Investors never stray very far from their favorite source of financial news. Whether it comes in over the internet, their BlackBerries, or even old-fashioned newspapers, getting business information from Bangladesh to Boston before it becomes old news is a big business in its own right.
Thomson Financial recently decided to get (back) into the news game by launching a global financial wire service that will deliver up-to-the-minute business news from across the world. The U.S.-headquartered company has long provided in-depth market analysis and investment information resources, but it hopes its latest move will position it to compete more fully with rival news providers like Reuters and Bloomberg. But Thomson isn’t sticking to competitors’ strategies, and it hopes to fulfill what it sees as a financial news need unmet by current options.
“We are not trying to replicate a broad, general offering,” says Sally Cates, managing director of Thomson Financial’s strategic communications. “Thomson Financial News is consistent with Thomson Financial’s strategy of producing news that is tailored to key sectors of the financial community: sector-specific commentary, insight, and analysis.”
Thomson’s bid for daily news delivery isn’t unprecedented—in addition to information reference, the company has owned all or part of a number of U.S., U.K., and Canadian newspapers and magazines since its 1934 inception. While Thomson sold off a majority of those news ownerships in the 1990s, it has recently renewed its interest in delivering daily financial content, especially as business and investment continue to globalize.
In February 2005, Thomson introduced a hybrid newswire in North America that packaged access to Thomson’s proprietary content with real-time business information, including ongoing market summaries, international news, and legal and government actions with financial impact. To digest the daily stream of information, Thomson opened bureaus across the country, hired a string of business reporters and partnered with the Associated Press for general coverage. Thomson reports that the Financial News experiment has been a success on this continent thus far, currently coming to over 20,000 subscribers’ desktops every day.
However, the increasingly global nature of business is pushing Thomson to enhance its international coverage. It acquired independent European financial news agency AFX News from Agence France-Presse for $20 million in June 2006 and quickly set out to expand cross-continent coverage. In March 2007, Thomson Financial News announced that it would include a rebranded AFX in its launch of European and Asian news operations.
Now that it’s running wires across the world, Thomson Financial’s investment in daily news has grown exponentially. New bureaus are springing up in international financial capitals like Lisbon, Warsaw, Budapest, and Vienna, and, in the last year, Thomson has increased its editorial and reporting staff to 500, almost double what it was a year ago.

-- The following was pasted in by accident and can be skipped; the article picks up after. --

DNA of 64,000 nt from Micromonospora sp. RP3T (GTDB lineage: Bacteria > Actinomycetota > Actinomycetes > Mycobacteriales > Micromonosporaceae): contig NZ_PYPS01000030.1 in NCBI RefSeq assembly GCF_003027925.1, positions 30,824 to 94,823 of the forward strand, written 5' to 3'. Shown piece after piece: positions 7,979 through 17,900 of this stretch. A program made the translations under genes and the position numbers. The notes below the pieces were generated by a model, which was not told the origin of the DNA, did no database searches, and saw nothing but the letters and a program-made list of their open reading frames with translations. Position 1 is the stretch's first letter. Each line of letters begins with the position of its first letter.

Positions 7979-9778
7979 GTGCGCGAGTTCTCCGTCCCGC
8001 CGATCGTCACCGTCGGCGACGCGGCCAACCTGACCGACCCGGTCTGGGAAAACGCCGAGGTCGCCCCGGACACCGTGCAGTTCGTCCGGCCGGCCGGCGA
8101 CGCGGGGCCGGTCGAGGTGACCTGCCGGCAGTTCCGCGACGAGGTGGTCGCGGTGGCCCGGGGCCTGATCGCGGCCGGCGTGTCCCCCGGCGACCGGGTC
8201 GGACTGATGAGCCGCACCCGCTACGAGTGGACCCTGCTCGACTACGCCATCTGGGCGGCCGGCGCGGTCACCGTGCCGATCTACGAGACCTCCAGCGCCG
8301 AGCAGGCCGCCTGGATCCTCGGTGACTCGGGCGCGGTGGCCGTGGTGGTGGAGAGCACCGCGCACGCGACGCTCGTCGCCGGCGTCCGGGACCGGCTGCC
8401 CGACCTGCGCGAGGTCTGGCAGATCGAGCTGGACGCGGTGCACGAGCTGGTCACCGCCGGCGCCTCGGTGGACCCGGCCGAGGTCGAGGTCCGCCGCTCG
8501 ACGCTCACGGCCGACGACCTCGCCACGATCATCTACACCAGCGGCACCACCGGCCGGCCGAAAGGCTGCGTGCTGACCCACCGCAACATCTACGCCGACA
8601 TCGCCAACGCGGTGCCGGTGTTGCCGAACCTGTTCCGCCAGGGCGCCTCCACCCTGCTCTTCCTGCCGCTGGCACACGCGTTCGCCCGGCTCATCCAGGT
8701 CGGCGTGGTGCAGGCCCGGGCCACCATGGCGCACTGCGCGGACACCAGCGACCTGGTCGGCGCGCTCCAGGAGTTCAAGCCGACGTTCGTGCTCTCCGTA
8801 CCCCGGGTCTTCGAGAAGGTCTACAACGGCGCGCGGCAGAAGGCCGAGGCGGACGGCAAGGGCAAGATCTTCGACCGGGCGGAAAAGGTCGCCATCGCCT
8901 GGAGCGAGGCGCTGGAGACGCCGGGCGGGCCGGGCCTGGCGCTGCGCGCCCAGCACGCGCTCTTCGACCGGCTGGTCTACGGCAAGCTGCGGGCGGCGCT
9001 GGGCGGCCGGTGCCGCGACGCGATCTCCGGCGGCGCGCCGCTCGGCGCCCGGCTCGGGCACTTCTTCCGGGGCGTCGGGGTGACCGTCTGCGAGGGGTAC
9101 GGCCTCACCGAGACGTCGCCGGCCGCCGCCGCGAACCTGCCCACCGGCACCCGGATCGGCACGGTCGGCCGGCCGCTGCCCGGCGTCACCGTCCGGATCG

When the new service comes online this July, Thomson Financial plans to send out 10,000 stories daily (as compared to rival Bloomberg’s 5,000)—mostly standard financial updates including earnings reports, corporate news, and market happenings. However, only a third of those stories will come from Thomson’s news staff. A third will come from local media outlets and another third will be “written” by automated news-generating software. The technology, which is already being tested by some business news reporting services, is designed to produce short, routine reports. Rather than replace live journalists, Thomson said the software is designed to free up valuable manpower for in-depth reporting.
The global news feed will be available to subscribers of Thomson ONE, a direct-to-desktop content subscription service for investment professionals. Thomson hopes its news offerings will make it more competitive with rival financial information providers, such as Reuters and Bloomberg, who focus on producing content that can be picked up by daily newspapers and websites.
“We are filling a key gap by developing the targeted news offering, and our clients have made it clear that they want and need a financial news offering,” says Cates. “News can be a competitive differentiator for our clients, if it is relevant and integrated alongside the content in our solutions.”
Instead of writing for the general population, Thomson plans to gear its news entirely towards investment professionals. Rather than have its subscribers veer into the open web for breaking news and stock reports—and possibly onto competitors’ sites—Thomson hopes to have customers rely on its portal for all of their financial information needs.